The problem can even start with the intention of losing a few pounds and get to the point where all people think about is food, and it becomes all consuming, Crotty says. 

Dr. Ponrat Pakpreo, a Spokane pediatrician who contracts with the Emily Program to provide medical services to adolescent patients twice a week, says evidence suggests a genetic predisposition to the disease.

“There have been genetic studies (and ongoing studies) on whether the components are nature or nurture because it tends to run in families,” Pakpreo says. “But it’s hard to tease out the differences.”

She says some of the risk factors for students with the disorders include poor coping skills, an over-dependence on looks, a judgmental attitude toward self, and a child may have ineffective communication skills—even with parents.

“It can happen to anyone, even as early as age 6 … problems with body image can start if kids are self-conscious about their weight,” Pakpreo says. 

“Our culture places such an overemphasis on appearance. It seems like every magazine you look at people see super skinny models, very cut abdomens, and the emphasis is on how you look. Teens naturally compare themselves to the magazines and judge themselves compared to each other,” she says.

Pakpreo says while some parents discover problems after only a few weeks, others may go on for a year or years without anyone realizing what is happening.

“It’s easier to detect when someone is not eating. And bulimics tend to be more normal weighted. Often moms find out when they clean the toilet and find vomit, or parents just start putting the dots together. It’s easier to recognize when a child is losing weight,” she says. “When the onset is in adolescence, it’s such a crazy busy time for most people that often symptoms are missed.”

Initial response to the disease is different for each individual, she says. Sometimes a school nurse or a teacher will notice what is going on and alert a parent, and sometimes the child realizes that they’re having a problem and goes to a parent. Still, she says, often the first point of contact is the family doctor, who may or may not be well versed in eating disorders.

Pakpreo monitors patients, moderates care, and works together with other team members. She checks vital signs like blood pressure, and whether a patient is making progress with weight gain. Sometimes she checks electrolytes and may have to do an electrocardiogram to check heart function.

If a patient has to be hospitalized, Pakpreo says she has an eating disorder protocol to stabilize them. 

“Before the Emily program, I didn’t have that many in the hospital, but now some patients coming in are pretty acute,” she says. “Any time you have a program that raises awareness, you get more patients that are urgent. But we try very hard to keep them out of the hospital.”

Pakpreo also says the team approach used by the Emily Program can be critical. 

“Using a team approach is so helpful,” she says. “It’s more than just a dietician, a therapist, a doctor can do on their own; we have to work together as a team to support someone on this journey to get back to health.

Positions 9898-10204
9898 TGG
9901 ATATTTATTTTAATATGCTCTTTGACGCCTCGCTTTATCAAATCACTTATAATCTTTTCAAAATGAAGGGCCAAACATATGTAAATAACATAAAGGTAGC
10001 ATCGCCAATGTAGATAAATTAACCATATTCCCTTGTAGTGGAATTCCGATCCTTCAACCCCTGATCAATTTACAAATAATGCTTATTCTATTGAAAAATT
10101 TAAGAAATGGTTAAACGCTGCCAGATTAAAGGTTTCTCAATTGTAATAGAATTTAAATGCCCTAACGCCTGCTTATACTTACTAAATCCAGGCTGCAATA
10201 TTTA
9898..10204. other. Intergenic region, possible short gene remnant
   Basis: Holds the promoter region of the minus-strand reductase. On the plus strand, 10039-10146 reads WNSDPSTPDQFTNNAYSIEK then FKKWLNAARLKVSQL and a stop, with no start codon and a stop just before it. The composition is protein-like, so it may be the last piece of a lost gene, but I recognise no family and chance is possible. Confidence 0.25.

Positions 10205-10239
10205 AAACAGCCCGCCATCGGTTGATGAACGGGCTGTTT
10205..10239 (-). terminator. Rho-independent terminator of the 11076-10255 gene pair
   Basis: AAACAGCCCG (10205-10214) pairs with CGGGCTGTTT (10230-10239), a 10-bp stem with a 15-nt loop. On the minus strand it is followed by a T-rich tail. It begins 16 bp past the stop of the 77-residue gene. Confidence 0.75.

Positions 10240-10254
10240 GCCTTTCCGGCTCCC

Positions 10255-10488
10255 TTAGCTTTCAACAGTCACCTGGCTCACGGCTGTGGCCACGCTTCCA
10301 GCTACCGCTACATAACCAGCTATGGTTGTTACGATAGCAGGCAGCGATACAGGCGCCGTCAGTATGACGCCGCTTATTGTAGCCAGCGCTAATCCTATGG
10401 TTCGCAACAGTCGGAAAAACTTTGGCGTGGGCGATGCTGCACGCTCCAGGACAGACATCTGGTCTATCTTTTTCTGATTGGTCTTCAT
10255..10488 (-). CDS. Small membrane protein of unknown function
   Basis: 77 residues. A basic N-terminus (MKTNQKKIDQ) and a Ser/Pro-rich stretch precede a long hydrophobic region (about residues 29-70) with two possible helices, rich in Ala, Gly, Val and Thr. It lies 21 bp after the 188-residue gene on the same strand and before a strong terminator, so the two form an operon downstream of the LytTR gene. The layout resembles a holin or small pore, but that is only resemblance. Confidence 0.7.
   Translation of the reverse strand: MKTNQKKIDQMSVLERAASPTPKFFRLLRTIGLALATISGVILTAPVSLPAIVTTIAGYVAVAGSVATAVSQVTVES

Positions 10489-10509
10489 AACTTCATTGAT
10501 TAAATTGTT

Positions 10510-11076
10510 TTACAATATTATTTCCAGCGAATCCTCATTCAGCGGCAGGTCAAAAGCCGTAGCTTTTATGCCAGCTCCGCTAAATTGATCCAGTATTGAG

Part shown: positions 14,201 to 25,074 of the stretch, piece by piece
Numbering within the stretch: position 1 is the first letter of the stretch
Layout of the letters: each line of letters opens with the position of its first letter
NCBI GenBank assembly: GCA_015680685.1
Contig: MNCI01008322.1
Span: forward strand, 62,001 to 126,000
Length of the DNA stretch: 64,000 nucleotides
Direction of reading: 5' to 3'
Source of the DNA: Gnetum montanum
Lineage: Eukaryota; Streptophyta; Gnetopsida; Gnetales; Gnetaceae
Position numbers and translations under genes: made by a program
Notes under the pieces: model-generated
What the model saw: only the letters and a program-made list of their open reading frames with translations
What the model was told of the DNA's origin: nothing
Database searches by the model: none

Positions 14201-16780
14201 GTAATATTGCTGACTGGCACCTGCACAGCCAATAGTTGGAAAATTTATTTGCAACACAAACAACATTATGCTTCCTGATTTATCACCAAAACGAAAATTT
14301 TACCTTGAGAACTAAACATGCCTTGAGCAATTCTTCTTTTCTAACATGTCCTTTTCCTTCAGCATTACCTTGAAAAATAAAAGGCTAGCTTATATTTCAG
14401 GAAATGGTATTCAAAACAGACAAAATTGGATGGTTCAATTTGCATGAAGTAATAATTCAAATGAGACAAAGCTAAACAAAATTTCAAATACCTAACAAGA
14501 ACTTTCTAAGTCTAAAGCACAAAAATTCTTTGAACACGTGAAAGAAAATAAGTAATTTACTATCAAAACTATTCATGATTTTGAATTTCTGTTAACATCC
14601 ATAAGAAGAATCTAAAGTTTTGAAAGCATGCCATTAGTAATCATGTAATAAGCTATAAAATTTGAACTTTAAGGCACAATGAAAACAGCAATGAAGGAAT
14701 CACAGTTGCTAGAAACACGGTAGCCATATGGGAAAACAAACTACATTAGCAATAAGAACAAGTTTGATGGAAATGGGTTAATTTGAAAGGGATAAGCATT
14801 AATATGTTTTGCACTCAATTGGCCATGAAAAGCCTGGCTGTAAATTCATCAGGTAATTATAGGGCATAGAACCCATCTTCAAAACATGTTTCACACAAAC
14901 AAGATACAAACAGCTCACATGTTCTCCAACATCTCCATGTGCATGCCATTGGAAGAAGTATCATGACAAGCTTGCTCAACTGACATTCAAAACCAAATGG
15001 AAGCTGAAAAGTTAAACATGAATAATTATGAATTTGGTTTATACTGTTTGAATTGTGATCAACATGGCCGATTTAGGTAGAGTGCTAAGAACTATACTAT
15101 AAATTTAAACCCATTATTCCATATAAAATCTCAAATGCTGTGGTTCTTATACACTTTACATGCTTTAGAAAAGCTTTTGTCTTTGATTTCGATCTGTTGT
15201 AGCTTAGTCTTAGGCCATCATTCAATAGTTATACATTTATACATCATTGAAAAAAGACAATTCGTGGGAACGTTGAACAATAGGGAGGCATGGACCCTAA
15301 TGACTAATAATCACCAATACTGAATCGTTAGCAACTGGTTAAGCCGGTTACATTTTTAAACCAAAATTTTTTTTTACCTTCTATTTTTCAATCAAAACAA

Crotty says parents ask her all the time about preventive measures, and she tells them that parents who love their own bodies is the best prevention. “If mom can look in the mirror and say my body is OK, my body is healthy and dads, the same thing ... children internalize that. What is preventive starts with parents accepting their own bodies and saying my body is amazing or … my body is at least good enough—as opposed to self-criticism.”

Also playing a role are the media and images people see constantly. “People don’t realize that most images are photo shopped and those bodies are unattainable,” she says.

Weight and your body-mass index are not the end-all, be-all, Crotty says. 

“We teach people to listen to their bodies and to listen to hunger and fullness cues,” she says.

Pakpreo says recovery depends on several factors. 

“It helps to recognize the symptoms early, getting treatment as early as possible. Realizing that it’s a journey and that it didn’t start in a day and it won’t get fixed in a day,” she says.

She says she see patients making a significant change when they start getting mad at the eating disorder.

“They get angry when they are tired of it, because it has taken away their family life, it’s taken sports and … all they think about all the time is food,” she says. 

The NIMH says anorexics who receive treatment have a 40 percent chance of complete recovery and 40 percent chance of partial recovery while 20 percent continue to have chronic problems. Half of people with bulimia who seek treatment recover completely, 35 percent experience some bulimic episodes, and 15 percent still have chronic bulimia.

 Crotty says recovery depends on how early the person gets into treatment, an individual’s background, and other variables. “Some people recover in one year or 18 months or it can take years to recover … recovery is vast and varied,” she says. “Still though, they can regain the ability to enjoy life again.”

Judith  Spitzer
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Reporter Judith Spitzer covers technology, mining, agriculture, and wood products for the Journal. A vintage-obsessed antique collector in her off hours, Judith worked as a journalist in Colorado and Oregon before joining the Journal.